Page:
The following is a guest post by Stan Yocum, author of Unrelenting Nightmare. If you would like to write a guest post on my blog, please send me an e-mail at firstname.lastname@example.org.
My creative inspirations often come from my mind’s eye. I begin to write a scene, describing characters interacting with one another, and as I continue my mind starts visualizing the scene. I can see the characters talking, and also the anger or joy on their faces. Likewise, I can see their physical movements, which could indicate kindness, irritation, indifference, or even love. From the visual images in my mind, the scene will start to come alive. I type as fast as I can to keep up as the scene unfolds.
Now I will say, as an author I certainly know the intent of the scene before I ever start writing it, it’s just that many times the scene takes on a new life as it develops in my mind’s eye. As I see a character’s sudden anger, I might alter my initial feeling as to how the scene should progress because I have now witnessed a change.
In my novel Unrelenting Nightmare, I have a character named Nomed that dominated my mind’s eye when I created him. His character is complex, mainly because of his personality and the many people he portrays (you’ll have to read the book to understand exactly what I’m referring to). Anyway, I had fun watching him develop as I wrote the story.
Editors have told me that I don’t need to put physical mannerisms in my scenes; readers should be able to figure out what’s happening through dialogue assuming it’s well developed. But I add descriptions of characters throwing an arm over the back of a chair, or crossing their legs, or smirking at a comment another character makes, which I do to indicate a characters emotion. I do this to let the reader “see” the attitude of the character.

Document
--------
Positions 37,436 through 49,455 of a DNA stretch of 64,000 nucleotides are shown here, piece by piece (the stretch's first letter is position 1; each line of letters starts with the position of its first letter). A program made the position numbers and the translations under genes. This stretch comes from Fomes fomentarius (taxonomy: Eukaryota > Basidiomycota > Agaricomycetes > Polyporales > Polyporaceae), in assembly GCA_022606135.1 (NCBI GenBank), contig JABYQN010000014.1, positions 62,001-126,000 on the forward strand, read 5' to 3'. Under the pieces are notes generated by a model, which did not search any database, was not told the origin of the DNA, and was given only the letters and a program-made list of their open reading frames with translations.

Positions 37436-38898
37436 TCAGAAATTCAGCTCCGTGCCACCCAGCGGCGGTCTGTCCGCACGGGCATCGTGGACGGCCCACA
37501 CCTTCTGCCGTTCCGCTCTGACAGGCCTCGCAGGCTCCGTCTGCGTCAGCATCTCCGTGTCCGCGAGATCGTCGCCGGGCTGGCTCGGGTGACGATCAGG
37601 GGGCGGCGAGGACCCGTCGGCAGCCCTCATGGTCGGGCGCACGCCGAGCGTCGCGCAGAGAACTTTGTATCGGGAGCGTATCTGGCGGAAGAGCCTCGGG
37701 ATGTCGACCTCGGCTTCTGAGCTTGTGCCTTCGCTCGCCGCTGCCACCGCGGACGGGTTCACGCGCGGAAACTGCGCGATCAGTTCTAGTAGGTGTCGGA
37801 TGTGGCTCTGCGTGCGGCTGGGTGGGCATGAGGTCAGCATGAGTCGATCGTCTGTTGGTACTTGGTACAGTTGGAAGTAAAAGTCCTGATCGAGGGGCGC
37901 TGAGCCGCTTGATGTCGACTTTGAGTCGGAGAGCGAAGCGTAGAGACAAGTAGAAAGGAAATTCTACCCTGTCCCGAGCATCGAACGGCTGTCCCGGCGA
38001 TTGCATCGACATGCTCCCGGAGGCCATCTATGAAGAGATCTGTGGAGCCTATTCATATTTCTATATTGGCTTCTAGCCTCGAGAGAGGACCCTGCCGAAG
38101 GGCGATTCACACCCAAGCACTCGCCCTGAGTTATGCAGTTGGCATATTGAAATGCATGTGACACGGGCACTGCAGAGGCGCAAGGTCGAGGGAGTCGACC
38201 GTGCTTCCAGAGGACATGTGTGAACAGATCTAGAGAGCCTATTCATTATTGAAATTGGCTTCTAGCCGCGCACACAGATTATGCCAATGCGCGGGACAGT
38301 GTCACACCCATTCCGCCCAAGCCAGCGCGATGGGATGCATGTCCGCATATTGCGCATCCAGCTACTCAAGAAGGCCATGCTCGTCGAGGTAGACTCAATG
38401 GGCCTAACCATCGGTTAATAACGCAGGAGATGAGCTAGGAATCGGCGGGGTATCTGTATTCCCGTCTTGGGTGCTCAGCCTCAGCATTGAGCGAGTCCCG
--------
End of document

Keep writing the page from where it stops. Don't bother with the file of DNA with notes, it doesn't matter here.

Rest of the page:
I suspect my writing tendency was brought on from being an actor. As an actor, I created gestures and physical mannerisms in developing each of my characters. I would spend hours figuring out how a character got to the point of when the play starts; his prior life, his childhood, his fears, what he likes and doesn’t like; all the things I could imagine that made him the person he is. As I did, I would visualize how this might affect his physical mannerisms. Did he have a nervous twitch, or maybe a smile that never left his face, or possibly no emotions at all?
All these things make up a character, regardless of whether you’re developing one for the stage or a novel. So when I’m writing a scene and see a reaction of one of my characters in my mind’s eye, I quickly jot it down, thinking it will help the reader understand how he or she feels at that moment.
About the author and his work: Stan Yocum’s Website.
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